Sergeant Bowman fires a blank round from a prop gun to demonstrate to the audience the noise level and characteristics of gunfire.
Paul Wellman

At a recent seminar on what to do in case of a shooting on campus, UCSB police and psychologist Turi Honegger offered startling information from various studies, including statistics showing that the number of personality disorders in young people is on the rise.

Sgt. Matt Bowman of the UCSB Police Department and Dr. Honegger said during their Tuesday, July 14 presentation to an audience of students, staff, and concerned parents that a major obstacle to preventing acts of violence on campus is that students these days don’t want to report the strange behaviors of a peer, because they don’t want to be shunned as “snitches.” In any case, according to the speakers, keeping a concerned eye on classmates can help only so much. “If I were to paint you some sort of profile,” Dr. Honegger said, “I would be creating a false sense of security.”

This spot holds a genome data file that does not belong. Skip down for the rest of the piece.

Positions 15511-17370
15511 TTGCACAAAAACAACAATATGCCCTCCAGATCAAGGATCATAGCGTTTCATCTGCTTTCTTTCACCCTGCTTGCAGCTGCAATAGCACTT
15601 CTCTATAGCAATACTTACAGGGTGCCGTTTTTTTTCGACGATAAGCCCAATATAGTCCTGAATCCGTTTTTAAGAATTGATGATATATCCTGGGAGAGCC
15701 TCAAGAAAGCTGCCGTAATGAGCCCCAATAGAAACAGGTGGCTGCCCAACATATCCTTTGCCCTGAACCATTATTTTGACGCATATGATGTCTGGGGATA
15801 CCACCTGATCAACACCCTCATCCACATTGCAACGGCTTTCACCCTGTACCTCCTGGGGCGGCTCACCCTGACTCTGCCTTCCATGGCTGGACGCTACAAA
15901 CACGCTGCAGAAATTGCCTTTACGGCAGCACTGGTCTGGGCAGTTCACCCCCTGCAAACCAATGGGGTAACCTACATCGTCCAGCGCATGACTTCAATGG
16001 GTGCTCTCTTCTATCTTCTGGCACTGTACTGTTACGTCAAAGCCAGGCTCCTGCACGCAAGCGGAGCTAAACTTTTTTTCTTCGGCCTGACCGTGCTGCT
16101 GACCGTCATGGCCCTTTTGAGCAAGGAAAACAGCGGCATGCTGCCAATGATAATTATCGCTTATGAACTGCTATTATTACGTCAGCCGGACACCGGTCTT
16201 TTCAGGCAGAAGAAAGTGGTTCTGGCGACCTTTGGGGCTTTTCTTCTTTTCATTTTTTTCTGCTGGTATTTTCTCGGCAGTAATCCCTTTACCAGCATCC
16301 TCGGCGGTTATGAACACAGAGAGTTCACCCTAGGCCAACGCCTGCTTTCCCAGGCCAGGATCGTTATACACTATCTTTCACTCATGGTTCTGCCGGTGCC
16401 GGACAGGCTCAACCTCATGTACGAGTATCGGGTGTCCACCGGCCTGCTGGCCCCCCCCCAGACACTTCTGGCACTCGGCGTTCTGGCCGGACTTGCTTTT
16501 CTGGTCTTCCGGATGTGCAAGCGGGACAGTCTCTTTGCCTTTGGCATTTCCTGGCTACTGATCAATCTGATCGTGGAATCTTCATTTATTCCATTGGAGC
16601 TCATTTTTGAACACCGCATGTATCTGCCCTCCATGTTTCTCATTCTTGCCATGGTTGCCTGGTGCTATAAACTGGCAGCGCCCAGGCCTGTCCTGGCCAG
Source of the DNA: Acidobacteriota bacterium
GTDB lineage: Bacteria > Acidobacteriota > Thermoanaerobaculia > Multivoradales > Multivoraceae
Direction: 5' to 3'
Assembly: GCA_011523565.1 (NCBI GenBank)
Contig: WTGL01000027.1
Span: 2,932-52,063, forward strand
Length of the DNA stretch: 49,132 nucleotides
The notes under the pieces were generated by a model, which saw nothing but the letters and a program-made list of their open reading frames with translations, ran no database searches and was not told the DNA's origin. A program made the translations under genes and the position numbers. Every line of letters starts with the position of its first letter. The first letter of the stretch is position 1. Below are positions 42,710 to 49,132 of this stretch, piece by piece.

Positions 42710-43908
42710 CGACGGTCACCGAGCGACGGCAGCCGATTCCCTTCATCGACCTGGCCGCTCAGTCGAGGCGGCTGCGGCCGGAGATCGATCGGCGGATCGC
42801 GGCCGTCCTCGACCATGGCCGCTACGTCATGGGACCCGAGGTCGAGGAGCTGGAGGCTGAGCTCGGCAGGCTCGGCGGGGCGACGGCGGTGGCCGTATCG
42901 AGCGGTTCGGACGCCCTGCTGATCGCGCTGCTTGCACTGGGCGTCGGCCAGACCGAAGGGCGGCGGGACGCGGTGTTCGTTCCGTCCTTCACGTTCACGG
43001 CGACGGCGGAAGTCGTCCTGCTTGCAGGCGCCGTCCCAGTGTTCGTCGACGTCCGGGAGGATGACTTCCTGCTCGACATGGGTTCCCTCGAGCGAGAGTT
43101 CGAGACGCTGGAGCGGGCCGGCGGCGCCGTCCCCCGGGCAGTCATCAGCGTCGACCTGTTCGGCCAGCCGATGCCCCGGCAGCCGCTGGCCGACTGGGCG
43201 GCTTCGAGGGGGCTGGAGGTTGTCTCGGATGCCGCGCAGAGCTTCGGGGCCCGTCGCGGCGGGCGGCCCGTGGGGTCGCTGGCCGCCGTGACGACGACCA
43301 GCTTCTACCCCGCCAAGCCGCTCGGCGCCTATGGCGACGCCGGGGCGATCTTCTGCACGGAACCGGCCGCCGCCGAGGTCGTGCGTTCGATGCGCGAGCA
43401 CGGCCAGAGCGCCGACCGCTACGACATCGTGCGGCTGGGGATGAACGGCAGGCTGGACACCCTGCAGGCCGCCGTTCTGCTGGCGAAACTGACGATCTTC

One commonality the presenters did identify was that most attackers have no history of mental evaluation or treatment, and they emphasized that these services could have helped dissuade people who became attackers from acting out violently. The seminar also featured tips on how to survive when trapped in a shooting scenario, including how to potentially disarm the attacker. The speakers gave much information on how to escape a potentially deadly situation, but the main focus of the presentation was to let people know that counseling services are provided for students who feel that they are in need of help, and that these services can prevent disillusioned students from turning violent.


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